Aim: Although constitutive autophagy is linked to redox state and participates in cell homeostasis, it is scarcely known if redox state, autophagy, and lysosomal function depend on sex, a factor that largely influences health and diseases. Therefore, we evaluated the existence of sex differences in redox state and constitutive autophagy in rat tissues. Main methods: 7 week old Sprague–Dawley rats were used to obtain organs. Malondialdehyde (MDA), and carbonylated proteins were measured by spectrophotometric methods for redox state assessment. The autophagy biomarkers Beclin-1, and microtubule-associated protein 1 light chain 3 (LC3), the mammalian target of rapamycin (mTOR; checkpoint in autophagic process), and the lysosomal associated membrane protein (LAMP-1; biomarker of lysosomes) were evaluated by Western blotting. Immunofluorescence analysis was also performed for LC3 and LAMP-1 colocalization. Key findings: In the heart, Beclin-1, and LC3-II/LC3-I were higher in males than in females suggesting that the male heart has a major constitutive autophagy and this was linked with higher levels of carbonyl groups, indicating that protein oxidation could play a role. In the liver, it was found that LAMP-1 was higher in males and greatly colocalized with LC3 indicating a larger number of autophagolysosomes. None of the above parameters was significantly different in the kidneys of both sexes with the exception of MDA, which was significantly higher in females. Significance: The above results suggest that sex differences exist in redox state and autophagy and they occur in an organ-specific way. Importantly, it seems that the protein oxidation is more linked with constitutive autophagy, at least in cardiac ventricles, in comparison with lipid peroxidation.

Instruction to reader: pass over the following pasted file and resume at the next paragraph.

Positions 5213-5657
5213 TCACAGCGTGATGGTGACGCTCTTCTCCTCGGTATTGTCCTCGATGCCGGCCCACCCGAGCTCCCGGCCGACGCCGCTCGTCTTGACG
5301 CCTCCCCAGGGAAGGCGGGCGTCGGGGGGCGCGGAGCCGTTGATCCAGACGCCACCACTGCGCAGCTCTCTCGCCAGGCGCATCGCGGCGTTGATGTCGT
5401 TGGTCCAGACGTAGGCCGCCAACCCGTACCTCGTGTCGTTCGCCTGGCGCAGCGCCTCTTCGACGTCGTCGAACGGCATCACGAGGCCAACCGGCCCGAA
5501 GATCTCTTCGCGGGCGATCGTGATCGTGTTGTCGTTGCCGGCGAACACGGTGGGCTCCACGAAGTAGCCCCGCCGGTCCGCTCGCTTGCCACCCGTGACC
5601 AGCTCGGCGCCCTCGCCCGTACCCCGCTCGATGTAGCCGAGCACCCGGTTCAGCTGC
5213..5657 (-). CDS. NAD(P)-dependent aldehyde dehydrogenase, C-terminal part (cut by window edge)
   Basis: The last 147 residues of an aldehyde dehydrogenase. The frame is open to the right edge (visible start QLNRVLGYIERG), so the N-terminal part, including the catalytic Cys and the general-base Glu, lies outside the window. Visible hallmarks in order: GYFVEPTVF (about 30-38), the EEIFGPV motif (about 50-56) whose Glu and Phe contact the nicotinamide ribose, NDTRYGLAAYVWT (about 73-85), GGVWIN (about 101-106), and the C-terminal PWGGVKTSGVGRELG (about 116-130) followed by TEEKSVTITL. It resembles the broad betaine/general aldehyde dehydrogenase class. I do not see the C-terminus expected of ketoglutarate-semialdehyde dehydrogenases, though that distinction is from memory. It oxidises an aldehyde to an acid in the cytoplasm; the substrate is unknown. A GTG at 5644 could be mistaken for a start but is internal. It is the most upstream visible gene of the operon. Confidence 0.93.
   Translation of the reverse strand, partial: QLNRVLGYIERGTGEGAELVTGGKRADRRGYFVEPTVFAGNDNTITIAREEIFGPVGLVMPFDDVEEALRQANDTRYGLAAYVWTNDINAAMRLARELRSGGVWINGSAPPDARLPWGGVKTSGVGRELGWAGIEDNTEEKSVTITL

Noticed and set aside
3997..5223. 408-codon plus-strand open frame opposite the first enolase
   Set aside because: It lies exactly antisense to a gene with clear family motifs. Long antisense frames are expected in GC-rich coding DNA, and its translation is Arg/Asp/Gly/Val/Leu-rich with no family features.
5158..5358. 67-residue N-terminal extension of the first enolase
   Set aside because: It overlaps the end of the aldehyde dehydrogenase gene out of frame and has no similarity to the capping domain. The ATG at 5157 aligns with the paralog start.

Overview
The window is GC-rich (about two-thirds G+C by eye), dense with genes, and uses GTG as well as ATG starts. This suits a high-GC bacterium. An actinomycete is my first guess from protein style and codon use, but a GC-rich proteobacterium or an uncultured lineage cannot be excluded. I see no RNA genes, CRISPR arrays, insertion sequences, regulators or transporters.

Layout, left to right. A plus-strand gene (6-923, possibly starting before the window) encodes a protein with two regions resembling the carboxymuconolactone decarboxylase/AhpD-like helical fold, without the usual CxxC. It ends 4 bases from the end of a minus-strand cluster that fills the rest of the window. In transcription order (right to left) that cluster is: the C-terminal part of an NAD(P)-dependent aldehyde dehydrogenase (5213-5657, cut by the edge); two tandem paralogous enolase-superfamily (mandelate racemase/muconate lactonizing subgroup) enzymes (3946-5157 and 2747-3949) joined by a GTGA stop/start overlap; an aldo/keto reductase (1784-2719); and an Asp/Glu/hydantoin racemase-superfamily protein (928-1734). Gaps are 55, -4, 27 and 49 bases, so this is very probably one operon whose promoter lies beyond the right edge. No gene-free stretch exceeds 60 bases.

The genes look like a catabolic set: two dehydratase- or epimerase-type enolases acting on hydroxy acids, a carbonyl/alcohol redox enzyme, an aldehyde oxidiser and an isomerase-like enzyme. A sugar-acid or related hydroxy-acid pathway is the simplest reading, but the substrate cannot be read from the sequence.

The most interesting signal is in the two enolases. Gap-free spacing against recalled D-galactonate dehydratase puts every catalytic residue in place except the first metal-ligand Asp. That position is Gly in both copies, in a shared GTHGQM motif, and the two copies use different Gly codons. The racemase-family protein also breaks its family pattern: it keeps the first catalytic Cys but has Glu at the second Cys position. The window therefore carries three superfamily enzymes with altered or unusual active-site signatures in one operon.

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|Titolo:||Protein oxidation seems to be linked to constitutive autophagy: A sex study|
|Data di pubblicazione:||2013|
|Appare nelle tipologie:||1.1 Articolo in rivista|